anonymous
  • anonymous
Help with Part 1 of the Fundamental Theorem of Calculus?? What does this mean? (d/dx) integral x to a f(t) dt = f(x)??????
Mathematics
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anonymous
  • anonymous
Help with Part 1 of the Fundamental Theorem of Calculus?? What does this mean? (d/dx) integral x to a f(t) dt = f(x)??????
Mathematics
chestercat
  • chestercat
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anonymous
  • anonymous
it means, in english, that "the derivative of the integral is the integrand"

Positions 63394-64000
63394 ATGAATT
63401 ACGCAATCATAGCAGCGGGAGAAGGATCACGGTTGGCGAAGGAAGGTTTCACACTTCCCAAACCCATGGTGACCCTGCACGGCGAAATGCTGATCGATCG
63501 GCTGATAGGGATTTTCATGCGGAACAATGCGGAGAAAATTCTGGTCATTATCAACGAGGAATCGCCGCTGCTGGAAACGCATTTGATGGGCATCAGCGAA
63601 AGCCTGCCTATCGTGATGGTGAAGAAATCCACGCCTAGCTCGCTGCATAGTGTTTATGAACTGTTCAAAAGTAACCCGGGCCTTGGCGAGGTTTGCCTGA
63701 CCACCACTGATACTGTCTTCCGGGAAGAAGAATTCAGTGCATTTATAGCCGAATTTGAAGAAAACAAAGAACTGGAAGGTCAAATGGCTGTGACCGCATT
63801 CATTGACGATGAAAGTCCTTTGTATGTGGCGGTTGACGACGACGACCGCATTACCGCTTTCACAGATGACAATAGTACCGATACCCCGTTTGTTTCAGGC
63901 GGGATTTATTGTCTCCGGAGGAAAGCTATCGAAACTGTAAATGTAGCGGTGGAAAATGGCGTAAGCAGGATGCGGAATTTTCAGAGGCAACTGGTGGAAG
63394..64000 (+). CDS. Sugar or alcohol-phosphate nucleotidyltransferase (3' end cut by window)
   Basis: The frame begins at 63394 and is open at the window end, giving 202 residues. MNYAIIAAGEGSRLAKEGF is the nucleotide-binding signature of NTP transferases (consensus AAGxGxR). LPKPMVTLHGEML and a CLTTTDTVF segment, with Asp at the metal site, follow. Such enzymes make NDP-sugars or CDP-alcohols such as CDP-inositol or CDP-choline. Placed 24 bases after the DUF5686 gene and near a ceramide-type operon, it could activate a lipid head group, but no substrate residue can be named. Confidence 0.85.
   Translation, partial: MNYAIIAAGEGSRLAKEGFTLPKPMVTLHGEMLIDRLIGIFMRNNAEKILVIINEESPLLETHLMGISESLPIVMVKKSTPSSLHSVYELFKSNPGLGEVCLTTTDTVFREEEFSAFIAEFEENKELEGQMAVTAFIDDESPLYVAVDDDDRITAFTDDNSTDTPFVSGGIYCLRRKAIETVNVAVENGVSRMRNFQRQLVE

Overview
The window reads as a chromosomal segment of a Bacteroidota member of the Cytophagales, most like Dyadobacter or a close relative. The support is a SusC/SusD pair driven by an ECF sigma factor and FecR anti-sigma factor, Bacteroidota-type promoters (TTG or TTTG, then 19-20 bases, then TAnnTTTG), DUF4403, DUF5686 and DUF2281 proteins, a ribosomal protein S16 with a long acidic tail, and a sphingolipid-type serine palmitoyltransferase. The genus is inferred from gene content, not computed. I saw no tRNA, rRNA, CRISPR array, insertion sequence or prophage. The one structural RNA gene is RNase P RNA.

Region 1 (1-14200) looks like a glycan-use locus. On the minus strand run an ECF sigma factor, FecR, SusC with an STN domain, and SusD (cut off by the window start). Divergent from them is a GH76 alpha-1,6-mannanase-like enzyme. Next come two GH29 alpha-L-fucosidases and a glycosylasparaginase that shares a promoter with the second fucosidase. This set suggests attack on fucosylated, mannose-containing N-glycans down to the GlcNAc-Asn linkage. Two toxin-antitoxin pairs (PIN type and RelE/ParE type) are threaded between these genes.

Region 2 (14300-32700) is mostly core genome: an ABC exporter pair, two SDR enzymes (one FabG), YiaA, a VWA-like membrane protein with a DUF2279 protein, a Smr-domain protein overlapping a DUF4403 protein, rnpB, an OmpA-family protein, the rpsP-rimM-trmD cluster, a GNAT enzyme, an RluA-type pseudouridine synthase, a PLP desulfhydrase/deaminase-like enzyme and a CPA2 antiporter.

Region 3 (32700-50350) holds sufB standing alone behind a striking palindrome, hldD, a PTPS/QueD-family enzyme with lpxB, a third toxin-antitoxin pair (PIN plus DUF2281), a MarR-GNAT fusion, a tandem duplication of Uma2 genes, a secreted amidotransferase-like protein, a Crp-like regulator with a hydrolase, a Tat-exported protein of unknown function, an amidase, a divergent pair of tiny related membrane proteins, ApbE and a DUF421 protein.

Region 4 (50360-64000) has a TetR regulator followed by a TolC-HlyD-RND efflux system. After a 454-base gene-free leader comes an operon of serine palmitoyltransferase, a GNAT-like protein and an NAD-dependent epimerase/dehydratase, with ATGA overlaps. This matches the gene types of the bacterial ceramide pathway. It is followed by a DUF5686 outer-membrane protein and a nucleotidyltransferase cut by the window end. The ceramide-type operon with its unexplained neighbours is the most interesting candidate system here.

anonymous
  • anonymous
I'm confused about the d/dx part in particular...
anonymous
  • anonymous
that is, if \[F(x)=\int_a^xf(t)dt\] then \[F'(x)=f(x)\]

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anonymous
  • anonymous
notice that \[F(x)=\int_a^xf(t)dt\] is a function of the variable \(x\) and not of \(t\)
anonymous
  • anonymous
for example, if \[F(x)=\int_0^x\sin(t)dt\] then \[F'(x)=\sin(x)\]
anonymous
  • anonymous
So what does that mean d/dx mean exactly? Does it have todo with the dx dummy variable? Sorry, but that d/dx I throwing me off. Does it mean I have to take the derivative once I find the anti derivative?
anonymous
  • anonymous
the \(\frac{d}{dx}\) notation just means the derivative wrt \(x\) do not be confused by that, it is the same as saying the derivative of the integral is the integrand

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